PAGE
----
As a thing of art nothing could be more admirable than this painting itself. But it could be neither the execution of the work, nor the immortal beauty of the countenance, which has so suddenly and so vehemently moved me. Least of all, could it be that my fancy, shaken from its half slumber, has mistaken the head for that of a living person. The peculiarities of the design, of the vignetting, and of the frame, instantly dispelled such an idea — and prevented even its momentary entertainment.
Valet
Surely great art can awaken fancies, and even startle us.
Me
Yes, true, but there is more to this than fancy. Good night, Pedro.
Valet
Good night.

A terrible thing

Thinking earnestly upon these points, I remained, for an hour perhaps, half sitting, half reclining, with my vision riveted upon the portrait. At length, satisfied with the true secret of its effect, I fell back within the bed. I had found the spell of the picture in an absolute life-likeliness of expression, which, at first startling, finally confounded, subdued, and appalled me.

With deep and reverent awe I managed to replace the candelabrum in its former position. The cause of my deep agitation being thus shut from view, I sought eagerly the volume which discussed the paintings and their histories. Turning to the number which designated the oval portrait, I there read the vague and quaint words which follow.

Author
She was a maiden of rarest beauty, and not more lovely than full of glee. But evil was the hour when she saw, and loved, and wedded the painter. He, passionate, studious, austere, and having already a bride in his Art; in contrast, she all light and smiles, and frolicsome as the young fawn; loving and cherishing all things; hating only the Art that was her rival; dreading the pallet and brushes and other instruments which deprived her of the countenance of her lover.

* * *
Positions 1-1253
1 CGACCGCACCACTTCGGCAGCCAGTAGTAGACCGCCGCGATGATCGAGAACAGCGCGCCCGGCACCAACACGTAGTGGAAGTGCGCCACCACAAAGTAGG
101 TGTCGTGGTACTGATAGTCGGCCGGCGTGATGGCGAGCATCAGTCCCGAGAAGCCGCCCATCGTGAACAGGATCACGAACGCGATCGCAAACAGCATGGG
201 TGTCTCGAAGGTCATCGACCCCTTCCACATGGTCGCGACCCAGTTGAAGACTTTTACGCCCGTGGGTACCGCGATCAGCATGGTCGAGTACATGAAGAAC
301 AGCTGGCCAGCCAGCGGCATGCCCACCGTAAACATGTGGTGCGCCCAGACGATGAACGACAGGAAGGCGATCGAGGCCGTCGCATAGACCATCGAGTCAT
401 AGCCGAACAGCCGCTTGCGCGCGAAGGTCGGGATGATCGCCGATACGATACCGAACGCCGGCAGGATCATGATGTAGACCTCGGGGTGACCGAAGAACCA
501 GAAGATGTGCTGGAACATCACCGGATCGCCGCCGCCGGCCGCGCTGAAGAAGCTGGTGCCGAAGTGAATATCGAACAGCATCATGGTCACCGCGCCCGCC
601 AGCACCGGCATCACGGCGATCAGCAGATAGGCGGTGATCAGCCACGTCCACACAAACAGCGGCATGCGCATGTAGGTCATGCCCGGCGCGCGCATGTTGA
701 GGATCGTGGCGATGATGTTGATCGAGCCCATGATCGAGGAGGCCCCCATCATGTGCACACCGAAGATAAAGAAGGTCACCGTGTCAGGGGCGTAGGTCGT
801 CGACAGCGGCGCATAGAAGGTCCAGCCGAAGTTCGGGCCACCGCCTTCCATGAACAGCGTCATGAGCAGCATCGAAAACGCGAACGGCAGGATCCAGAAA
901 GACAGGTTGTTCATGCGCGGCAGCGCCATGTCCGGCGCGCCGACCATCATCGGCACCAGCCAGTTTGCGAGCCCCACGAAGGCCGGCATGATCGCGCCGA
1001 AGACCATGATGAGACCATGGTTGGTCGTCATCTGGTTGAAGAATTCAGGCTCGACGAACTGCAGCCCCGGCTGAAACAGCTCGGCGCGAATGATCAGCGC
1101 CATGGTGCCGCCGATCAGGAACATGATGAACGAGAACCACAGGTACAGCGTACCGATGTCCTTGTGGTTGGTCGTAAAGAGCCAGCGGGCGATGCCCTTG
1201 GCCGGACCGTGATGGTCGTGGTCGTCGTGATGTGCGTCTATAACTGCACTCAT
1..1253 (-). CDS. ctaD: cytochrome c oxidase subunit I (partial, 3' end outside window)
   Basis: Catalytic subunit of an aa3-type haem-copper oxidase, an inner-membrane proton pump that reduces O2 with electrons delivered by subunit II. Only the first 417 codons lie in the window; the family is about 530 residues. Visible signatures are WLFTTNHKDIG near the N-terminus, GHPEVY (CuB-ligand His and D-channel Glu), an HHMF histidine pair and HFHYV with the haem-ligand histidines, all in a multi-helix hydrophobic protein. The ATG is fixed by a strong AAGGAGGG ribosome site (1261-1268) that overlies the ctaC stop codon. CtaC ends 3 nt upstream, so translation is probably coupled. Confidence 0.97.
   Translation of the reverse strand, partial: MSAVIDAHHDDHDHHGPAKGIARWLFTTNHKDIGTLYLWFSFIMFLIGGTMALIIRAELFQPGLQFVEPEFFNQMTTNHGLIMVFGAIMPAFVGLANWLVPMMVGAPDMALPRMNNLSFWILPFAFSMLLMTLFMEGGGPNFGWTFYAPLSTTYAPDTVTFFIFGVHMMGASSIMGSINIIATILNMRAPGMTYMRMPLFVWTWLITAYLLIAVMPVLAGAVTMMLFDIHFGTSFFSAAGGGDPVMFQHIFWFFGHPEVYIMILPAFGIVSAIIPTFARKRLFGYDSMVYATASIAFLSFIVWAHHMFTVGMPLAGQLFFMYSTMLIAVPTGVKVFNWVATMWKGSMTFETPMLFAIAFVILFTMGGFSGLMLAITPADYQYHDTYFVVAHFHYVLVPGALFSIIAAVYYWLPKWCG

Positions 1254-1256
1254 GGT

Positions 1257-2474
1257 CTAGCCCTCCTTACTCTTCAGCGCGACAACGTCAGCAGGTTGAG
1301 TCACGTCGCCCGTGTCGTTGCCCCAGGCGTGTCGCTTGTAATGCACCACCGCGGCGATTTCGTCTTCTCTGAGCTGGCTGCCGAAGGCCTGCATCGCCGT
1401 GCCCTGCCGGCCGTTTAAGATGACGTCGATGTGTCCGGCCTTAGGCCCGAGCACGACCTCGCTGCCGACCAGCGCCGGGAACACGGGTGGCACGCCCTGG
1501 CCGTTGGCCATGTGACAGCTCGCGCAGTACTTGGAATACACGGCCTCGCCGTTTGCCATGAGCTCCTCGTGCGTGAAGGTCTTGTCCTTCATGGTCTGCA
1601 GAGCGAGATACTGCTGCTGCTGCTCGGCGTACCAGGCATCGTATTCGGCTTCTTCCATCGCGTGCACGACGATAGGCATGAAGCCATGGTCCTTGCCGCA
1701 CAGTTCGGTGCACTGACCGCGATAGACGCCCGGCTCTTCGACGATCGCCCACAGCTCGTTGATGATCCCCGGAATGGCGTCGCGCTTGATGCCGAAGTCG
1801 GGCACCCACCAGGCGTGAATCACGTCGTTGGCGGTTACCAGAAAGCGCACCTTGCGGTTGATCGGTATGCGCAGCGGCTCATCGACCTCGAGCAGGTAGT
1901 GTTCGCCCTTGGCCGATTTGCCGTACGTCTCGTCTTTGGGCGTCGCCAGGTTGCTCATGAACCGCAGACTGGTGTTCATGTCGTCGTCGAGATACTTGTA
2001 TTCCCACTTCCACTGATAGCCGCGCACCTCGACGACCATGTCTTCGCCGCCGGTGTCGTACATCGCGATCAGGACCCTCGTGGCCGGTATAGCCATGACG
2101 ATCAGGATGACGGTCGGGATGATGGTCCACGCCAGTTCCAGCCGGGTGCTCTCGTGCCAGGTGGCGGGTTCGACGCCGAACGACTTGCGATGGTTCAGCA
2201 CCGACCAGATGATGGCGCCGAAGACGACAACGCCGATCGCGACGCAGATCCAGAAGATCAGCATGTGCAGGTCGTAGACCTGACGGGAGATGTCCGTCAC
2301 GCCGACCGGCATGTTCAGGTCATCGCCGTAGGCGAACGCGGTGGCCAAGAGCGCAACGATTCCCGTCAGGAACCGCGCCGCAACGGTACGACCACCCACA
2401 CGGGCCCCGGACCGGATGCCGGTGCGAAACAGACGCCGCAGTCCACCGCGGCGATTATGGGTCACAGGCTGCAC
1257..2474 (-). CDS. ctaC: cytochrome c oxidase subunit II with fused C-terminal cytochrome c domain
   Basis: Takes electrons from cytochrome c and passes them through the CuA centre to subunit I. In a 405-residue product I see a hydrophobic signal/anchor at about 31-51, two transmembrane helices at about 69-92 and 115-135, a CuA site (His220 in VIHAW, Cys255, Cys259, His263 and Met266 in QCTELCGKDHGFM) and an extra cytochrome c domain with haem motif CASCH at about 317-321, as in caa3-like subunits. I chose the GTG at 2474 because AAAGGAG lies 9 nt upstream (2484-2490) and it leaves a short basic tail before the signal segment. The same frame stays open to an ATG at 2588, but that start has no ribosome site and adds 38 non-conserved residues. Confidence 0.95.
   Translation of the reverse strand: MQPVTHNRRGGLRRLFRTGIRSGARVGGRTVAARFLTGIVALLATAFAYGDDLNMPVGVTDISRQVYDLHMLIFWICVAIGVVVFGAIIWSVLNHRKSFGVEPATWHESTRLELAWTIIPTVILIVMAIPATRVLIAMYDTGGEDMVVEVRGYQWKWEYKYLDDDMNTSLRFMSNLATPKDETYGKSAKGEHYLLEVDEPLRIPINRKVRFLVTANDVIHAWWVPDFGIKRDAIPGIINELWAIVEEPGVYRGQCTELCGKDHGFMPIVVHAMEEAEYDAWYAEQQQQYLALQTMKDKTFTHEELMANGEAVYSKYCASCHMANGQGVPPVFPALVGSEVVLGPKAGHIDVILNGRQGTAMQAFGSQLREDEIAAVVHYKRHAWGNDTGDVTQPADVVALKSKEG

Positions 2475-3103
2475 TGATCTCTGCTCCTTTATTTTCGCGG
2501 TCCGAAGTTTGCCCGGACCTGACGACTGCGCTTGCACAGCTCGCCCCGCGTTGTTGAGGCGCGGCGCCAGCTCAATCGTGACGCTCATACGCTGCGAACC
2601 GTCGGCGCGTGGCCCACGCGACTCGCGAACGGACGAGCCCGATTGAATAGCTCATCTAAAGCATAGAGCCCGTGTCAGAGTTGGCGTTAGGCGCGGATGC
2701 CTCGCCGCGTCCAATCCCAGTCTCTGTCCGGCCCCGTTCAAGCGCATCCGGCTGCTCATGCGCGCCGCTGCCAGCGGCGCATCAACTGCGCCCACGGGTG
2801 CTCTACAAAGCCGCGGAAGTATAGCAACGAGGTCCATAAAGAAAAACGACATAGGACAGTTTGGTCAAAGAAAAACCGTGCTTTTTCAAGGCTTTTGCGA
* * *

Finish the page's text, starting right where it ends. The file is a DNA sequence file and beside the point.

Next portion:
Author
It was thus a terrible thing for this lady to hear the painter speak of his desire to portray even his young bride. But she was humble and obedient, and sat meekly for many weeks in the dark, high turret-chamber where the light dripped upon the pale canvas only from overhead.
Me
The high turret-chamber! Here?

The spirit of the lady

Author
But he, the painter, took glory in his work, which went on from hour to hour, and from day to day. Furthermore he was a passionate, and wild, and moody man, who became lost in reveries; so that he would not see that the light which fell so ghastly in that lone turret withered the health and the spirits of his bride, who pined visibly to all but him.
Author
Yet she smiled on and still on, uncomplainingly, because she saw that the painter (who had high renown) took a fervid and burning pleasure in his task, and wrought day and night to depict her who so loved him, yet who grew daily more dispirited and weak.
Me
But this is a terrible thing!
Author
Some who beheld the portrait spoke of its resemblance in low words, as of a mighty marvel, and a proof not less of the power of the painter than of his deep love for her whom he depicted so surpassingly well.
Me
My Lord, I see that he loved her.
Author
But at length, as the labor drew nearer to its conclusion, there were admitted none into the turret; for the painter had grown wild with the ardor of his work, and turned his eyes from canvas merely, even to regard the countenance of his wife. And he would not see that the tints which he spread upon the canvas were drawn from the cheeks of her who sat beside him.

Scary story for adults

Me
God, no!
Author
And when many weeks had passed, and but little remained to do, save one brush upon the mouth and one tint upon the eye, the spirit of the lady again flickered up as the flame within the socket of the lamp. And then the brush was given, and then the tint was placed; and, for one moment, the painter stood entranced before the work which he had wrought; but in the next, while he yet gazed, he grew tremulous and very pallid, and aghast, and cried with a loud voice:
Artist
This is indeed Life itself!
Author
The painter turned suddenly to regard his beloved — She was dead!